|NET FORCES IN QCD|
In the previous page we used the names glu1on (which is an ordinary gluon), glu2on and glu3on for composites of respectively 1, 2 and 3 gluons. Any number of N gluons can always couple to each other to form a composite, a gluNon (pronounce glu-en-on) of net spin 1. The gluons then orbit each other with an impulse momentum that can have specific values (Ö, -2, -1, 0 1, 2, Ö). When the gluNon is white this is a glueNball (glue-en-ball).
Since gluons can emit and absorb each other, a gluNon can always vary between all possible Nís, provided the impulse momentum can adapt somehow. And if the energy is sufficient. And if the whole gluNon concept isnít beside the point.
In page 5 of this storyline, especially paragraph Meson exchange and Four quarks in the shell, is argued the gluon consists of a quark and an antiquark that are so near to each other they coincide to masslessness. So gluons are massless. Also the gluons can approach each other “within their time borders” but this is not necessary for their existence as gluons. (For the time border, see paragraph The calculation of the time border at page 2 of storyline EXPANSION OF THE UNIVERSE) The gluon does not really have a time border. The two quarks it consists of, they have time borders. Are two gluons allowed to near each other within the time borders of their 4 constituting quarks, the 4 quarks all within their respective time borders? Yes, why not? If so it would be a fundamental under the gluNon concept.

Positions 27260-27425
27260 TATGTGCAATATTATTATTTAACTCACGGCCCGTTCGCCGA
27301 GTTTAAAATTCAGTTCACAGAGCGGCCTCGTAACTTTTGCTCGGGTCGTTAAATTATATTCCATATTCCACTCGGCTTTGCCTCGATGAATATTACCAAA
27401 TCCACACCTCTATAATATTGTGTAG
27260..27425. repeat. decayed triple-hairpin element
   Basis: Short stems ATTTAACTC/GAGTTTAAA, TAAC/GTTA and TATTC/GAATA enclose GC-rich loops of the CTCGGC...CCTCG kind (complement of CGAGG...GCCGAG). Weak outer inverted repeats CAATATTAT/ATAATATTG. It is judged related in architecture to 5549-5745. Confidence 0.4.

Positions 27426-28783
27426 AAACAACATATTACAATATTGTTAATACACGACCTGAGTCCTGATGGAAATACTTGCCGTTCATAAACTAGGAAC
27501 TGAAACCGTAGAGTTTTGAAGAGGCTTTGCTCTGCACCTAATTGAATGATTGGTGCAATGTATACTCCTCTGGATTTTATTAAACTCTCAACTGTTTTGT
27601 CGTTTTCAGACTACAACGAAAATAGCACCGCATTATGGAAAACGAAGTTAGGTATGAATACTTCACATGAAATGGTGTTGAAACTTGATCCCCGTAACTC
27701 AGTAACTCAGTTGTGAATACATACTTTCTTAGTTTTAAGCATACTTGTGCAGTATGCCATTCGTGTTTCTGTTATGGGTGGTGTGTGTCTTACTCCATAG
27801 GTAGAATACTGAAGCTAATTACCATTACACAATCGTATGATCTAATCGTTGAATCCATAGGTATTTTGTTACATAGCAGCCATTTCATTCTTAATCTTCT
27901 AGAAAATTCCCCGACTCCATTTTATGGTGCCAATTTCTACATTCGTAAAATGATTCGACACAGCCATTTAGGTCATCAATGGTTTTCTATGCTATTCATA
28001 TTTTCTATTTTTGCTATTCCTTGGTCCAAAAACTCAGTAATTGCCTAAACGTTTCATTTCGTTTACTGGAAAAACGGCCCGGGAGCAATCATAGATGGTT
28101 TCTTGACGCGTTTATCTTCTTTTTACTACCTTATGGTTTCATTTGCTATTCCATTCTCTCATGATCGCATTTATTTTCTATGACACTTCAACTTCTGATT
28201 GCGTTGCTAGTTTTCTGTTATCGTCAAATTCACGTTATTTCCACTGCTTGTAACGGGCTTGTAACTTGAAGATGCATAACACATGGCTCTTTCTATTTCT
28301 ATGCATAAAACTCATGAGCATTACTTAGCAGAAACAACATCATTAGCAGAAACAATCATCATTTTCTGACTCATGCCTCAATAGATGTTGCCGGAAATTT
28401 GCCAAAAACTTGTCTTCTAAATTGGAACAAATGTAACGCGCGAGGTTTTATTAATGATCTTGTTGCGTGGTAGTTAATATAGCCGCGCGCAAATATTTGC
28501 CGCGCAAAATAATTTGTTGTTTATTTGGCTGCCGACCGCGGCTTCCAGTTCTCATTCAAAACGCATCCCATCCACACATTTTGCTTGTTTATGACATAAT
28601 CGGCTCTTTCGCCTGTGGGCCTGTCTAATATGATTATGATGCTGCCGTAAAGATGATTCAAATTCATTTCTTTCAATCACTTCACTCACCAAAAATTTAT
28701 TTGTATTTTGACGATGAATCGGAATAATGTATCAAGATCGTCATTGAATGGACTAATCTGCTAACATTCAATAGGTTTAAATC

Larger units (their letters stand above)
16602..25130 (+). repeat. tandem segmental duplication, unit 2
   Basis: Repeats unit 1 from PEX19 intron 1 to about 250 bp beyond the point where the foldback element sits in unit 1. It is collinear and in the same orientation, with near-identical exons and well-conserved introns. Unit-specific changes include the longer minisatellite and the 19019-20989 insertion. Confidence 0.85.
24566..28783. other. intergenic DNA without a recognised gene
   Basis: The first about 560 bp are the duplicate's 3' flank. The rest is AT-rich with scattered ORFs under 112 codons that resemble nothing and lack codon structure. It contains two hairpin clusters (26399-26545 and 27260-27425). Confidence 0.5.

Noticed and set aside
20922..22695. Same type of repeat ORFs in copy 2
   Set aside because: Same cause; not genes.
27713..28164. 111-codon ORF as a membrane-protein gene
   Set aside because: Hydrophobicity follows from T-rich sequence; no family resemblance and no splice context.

Maybe there is a kind of bottleneck for the composing quarks of gluNon states. When the 4 quarks are not near enough to each other they will not be all within their time borders and masslessness is not achieved. Why should the quarks be not near enough to each other? For gluon-gluon interactions we adopt the force being proportional to distance like between quarks, zero force at zero distance and maximum force at about 0.9 fm, see The proton at page 5 of this storyline. So when the quarks are too near to each other they hardly will interact. They will pass each other by, at least try to do so. If they would, they are soon outside the reach of their time borders. But at the moment they are near enough, they form a gluon. So the chances are largest gluons are formed, just normal gluons. But once in a while it will happen all four quarks are near enough and when within their time borders the composing quarks achieve masslessness, gain lightspeed and are frozen in a glu4on.